Israel’s victims of terror have slipped from the headlines, but they were very much on the mind of Milan’s Mayor Gabriele Albertini when he met with their families in Kfar Chabad in Israel last week.
Mayor Albertini, a member of the European Parliament, took snapshots of smiling young adults, hopeful children, in hand. Frozen in time–before bomb blasts at Mike’s Place in Tel Aviv, before the sniper’s bullets struck–the men, women and children in the pictures looked out as reminders that in the conglomerate of victim statistics, are individuals sorely missed by their loved ones.
Now as the world turns to the chaos of insurgencies and menace in other corners of the world, Mayor Albertini, a member of the European Parliament, pledged not to forget. “I feel honored that you came to share your grief with me,” said Mayor Albertini.
The families asked Albertini to “keep the photos close to his heart” when he returns to the European Parliament and votes on issues critical to Israel.
“I will keep these photos with me everywhere I go,” said Albertini.
With the Mayor so visibly moved by the story, the families, whose lives have been altered irrevocably by terror, were “uplifted,” said Rabbi Menachem Kutner, Director of Chabad Terror Victims Project. “The empathetic visit of a personage such as the mayor of a large foreign city is encouraging to these families,” he said. Mayor Albertini went on to praise Chabad’s Terror Victims Project for remaining steadfast in its mission to support victims and their families from the moment of the tragedy and way beyond—in the hospital, during holidays and through the years.
The stop at Kfar Chabad was one of many in the Mayor’s tour of the Middle-East. Milan’s mayor has previously traveled the 1,600 or so miles, a hop and skip by plane, to Israel. Fashionable Milan is a sister city of Tel Aviv, and the Mayor has gained a reputation for seeking new opportunities for his city by singing its praises on world tours. Most of his Israel trip was spent doing just that and shuttling from political meetings with Shimon Peres, President Moshe Katsav, to cultural events like a Tel Aviv fashion show.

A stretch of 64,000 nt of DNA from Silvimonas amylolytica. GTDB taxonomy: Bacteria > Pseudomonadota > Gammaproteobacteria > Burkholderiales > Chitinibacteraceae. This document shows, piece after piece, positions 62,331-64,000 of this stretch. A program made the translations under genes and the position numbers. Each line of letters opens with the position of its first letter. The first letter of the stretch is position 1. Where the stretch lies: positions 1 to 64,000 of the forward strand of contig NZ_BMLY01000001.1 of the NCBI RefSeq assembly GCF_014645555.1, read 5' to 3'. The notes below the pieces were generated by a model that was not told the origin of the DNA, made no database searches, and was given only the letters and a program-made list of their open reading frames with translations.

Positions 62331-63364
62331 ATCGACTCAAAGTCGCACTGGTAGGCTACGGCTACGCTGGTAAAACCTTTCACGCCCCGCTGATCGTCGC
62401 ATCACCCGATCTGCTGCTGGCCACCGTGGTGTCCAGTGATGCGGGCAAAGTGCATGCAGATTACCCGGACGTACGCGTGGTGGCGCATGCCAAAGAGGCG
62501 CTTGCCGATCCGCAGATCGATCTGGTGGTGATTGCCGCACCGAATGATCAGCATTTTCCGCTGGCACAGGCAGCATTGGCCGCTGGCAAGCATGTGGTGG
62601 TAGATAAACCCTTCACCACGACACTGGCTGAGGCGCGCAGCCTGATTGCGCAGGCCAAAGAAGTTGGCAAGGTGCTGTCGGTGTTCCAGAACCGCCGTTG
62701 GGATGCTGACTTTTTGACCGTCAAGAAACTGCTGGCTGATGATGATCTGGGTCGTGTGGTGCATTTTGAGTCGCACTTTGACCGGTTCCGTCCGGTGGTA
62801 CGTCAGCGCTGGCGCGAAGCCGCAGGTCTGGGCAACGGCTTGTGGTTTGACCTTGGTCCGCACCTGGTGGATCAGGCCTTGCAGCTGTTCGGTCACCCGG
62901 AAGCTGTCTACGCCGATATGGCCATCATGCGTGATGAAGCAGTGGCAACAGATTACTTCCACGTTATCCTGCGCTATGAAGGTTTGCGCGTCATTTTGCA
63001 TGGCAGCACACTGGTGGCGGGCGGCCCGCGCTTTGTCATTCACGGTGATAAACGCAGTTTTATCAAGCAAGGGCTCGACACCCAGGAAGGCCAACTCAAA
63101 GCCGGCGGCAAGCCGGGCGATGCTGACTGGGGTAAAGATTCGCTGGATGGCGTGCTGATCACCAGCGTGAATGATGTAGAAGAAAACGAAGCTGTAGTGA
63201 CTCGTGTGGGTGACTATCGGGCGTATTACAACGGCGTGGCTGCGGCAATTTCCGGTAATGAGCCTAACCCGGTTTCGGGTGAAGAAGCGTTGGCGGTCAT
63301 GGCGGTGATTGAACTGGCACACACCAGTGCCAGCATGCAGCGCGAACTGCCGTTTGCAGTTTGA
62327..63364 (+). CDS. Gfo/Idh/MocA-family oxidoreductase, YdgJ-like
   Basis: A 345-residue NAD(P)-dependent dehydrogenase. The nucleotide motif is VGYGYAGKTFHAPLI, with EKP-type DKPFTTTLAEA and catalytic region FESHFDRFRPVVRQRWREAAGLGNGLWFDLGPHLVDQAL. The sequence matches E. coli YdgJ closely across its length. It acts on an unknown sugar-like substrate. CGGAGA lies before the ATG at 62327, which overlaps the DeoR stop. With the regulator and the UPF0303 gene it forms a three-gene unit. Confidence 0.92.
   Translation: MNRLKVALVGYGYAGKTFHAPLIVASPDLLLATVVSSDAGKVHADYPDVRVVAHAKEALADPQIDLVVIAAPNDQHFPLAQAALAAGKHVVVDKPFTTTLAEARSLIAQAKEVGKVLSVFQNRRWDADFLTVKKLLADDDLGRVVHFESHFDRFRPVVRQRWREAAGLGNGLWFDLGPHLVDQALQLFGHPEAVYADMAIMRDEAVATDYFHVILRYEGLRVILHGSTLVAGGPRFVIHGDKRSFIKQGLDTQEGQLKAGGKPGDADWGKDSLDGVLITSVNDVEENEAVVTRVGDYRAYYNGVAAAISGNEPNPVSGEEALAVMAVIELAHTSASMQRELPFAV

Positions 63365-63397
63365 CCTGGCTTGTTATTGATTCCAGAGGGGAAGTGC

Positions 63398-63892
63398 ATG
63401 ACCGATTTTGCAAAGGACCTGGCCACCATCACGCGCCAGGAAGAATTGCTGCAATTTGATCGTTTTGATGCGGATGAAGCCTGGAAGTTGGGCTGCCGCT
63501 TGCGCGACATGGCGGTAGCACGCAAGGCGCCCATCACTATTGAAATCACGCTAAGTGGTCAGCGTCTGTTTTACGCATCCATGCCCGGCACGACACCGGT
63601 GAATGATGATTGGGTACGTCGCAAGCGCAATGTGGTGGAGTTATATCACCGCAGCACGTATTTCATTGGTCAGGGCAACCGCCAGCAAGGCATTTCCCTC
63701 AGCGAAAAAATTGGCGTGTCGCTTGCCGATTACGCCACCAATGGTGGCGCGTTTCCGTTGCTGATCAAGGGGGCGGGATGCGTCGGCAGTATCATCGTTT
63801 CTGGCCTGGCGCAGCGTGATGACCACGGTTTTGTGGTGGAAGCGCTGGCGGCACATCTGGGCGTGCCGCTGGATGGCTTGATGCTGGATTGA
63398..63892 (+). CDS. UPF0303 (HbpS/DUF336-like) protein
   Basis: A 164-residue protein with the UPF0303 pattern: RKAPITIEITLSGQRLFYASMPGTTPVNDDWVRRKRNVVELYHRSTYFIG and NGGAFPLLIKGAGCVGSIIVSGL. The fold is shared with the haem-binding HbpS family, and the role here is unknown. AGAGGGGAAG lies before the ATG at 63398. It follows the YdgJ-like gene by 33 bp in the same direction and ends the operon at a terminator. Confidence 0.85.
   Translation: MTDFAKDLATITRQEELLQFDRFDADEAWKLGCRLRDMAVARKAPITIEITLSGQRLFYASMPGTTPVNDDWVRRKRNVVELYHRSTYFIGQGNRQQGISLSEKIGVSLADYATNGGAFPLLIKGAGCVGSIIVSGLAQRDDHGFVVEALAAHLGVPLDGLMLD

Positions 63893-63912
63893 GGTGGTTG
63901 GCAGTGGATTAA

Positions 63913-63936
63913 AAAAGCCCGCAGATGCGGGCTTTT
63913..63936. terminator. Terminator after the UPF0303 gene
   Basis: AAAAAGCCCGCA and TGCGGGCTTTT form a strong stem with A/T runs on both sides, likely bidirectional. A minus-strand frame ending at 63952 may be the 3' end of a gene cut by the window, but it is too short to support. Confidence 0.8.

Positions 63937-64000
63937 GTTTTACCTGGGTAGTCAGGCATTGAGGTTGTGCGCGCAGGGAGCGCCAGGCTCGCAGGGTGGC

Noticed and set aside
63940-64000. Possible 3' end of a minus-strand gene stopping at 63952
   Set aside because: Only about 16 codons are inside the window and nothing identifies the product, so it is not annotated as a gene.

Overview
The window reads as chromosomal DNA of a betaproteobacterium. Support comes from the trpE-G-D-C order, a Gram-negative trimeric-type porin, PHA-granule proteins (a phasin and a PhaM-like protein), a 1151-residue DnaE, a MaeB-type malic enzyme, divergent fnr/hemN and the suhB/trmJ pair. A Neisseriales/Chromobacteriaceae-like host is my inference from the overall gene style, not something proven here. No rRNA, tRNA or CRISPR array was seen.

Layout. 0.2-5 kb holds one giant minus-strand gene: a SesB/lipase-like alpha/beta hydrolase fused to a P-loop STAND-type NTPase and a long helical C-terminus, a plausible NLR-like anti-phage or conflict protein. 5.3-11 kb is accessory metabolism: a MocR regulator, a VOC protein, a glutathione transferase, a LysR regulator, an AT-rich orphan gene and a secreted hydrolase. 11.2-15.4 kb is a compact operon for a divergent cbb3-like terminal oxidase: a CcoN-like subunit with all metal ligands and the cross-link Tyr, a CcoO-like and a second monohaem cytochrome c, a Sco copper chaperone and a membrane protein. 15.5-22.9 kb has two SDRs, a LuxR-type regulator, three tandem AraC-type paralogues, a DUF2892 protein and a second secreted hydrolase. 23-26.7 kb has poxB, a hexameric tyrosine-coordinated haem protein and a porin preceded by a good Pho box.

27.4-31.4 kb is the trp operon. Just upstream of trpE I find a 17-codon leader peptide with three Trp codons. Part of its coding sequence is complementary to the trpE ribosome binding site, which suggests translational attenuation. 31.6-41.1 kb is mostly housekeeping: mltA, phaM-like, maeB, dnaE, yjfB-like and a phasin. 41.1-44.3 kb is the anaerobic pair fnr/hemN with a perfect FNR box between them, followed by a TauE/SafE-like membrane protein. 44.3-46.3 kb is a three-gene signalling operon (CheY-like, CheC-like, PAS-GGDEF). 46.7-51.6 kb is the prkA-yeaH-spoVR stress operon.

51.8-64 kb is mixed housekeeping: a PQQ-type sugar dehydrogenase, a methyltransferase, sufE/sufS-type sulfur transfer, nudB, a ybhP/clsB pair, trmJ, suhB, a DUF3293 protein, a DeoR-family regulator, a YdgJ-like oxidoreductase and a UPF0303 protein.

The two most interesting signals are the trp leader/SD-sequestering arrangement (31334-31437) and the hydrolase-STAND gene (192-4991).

But a state visit to Israel without a religious component is political sacrilege. When it came time for Mayor Albertini to experience Israel’s spiritual side, his office of international affairs contacted Chabad of Milan. Chabad representative, Rabbi Yigal Hazan, was deeply involved in organizing the itinerary. “We made different suggestions of places that would put the Mayor in touch with the realities of Jewish society,” he said. This meant that the Mayor’s tour of Yad Vashem’s haunting exhibits and tree planting in a city square dedicated to the memory of a Zionist from Milan were put into perspective with remarks by Rabbi Avrohom Hazan, Dean of Chabad’s Merkos School in Milan.
Chabad of Milan was asked to organize the religious component of the trip because Chabad has an excellent working relationship with the municipal government, said Rabbi Hazan. Recently, Chabad acquired a municipal building for its 170-students Merkos School. During the inauguration of the building, Rabbi Yona Metzger, Israel’s Ashkenazi Chief Rabbi, thanked the Mayor for his warm support of Jewish education and offered to reciprocate if the Mayor would come to visit Israel.
In a private meeting, Chief Rabbi Metzger fulfilled his promise of hospitality. The two spoke of many issues, the dangers of Islamic fanaticism among them, facing the Jewish people in Israel and the people of Europe. Though global issues were discussed, Rabbi Hazan expects the impact of the mayoral visit to have a positive effect on Jewish life in Milan. “Every Jew identifies with the land of Israel,” said Rabbi Hazan. “The fact that the mayor should be there and actively seek to understand Jewish life and life in Israel shows he is sensitive to our situation.”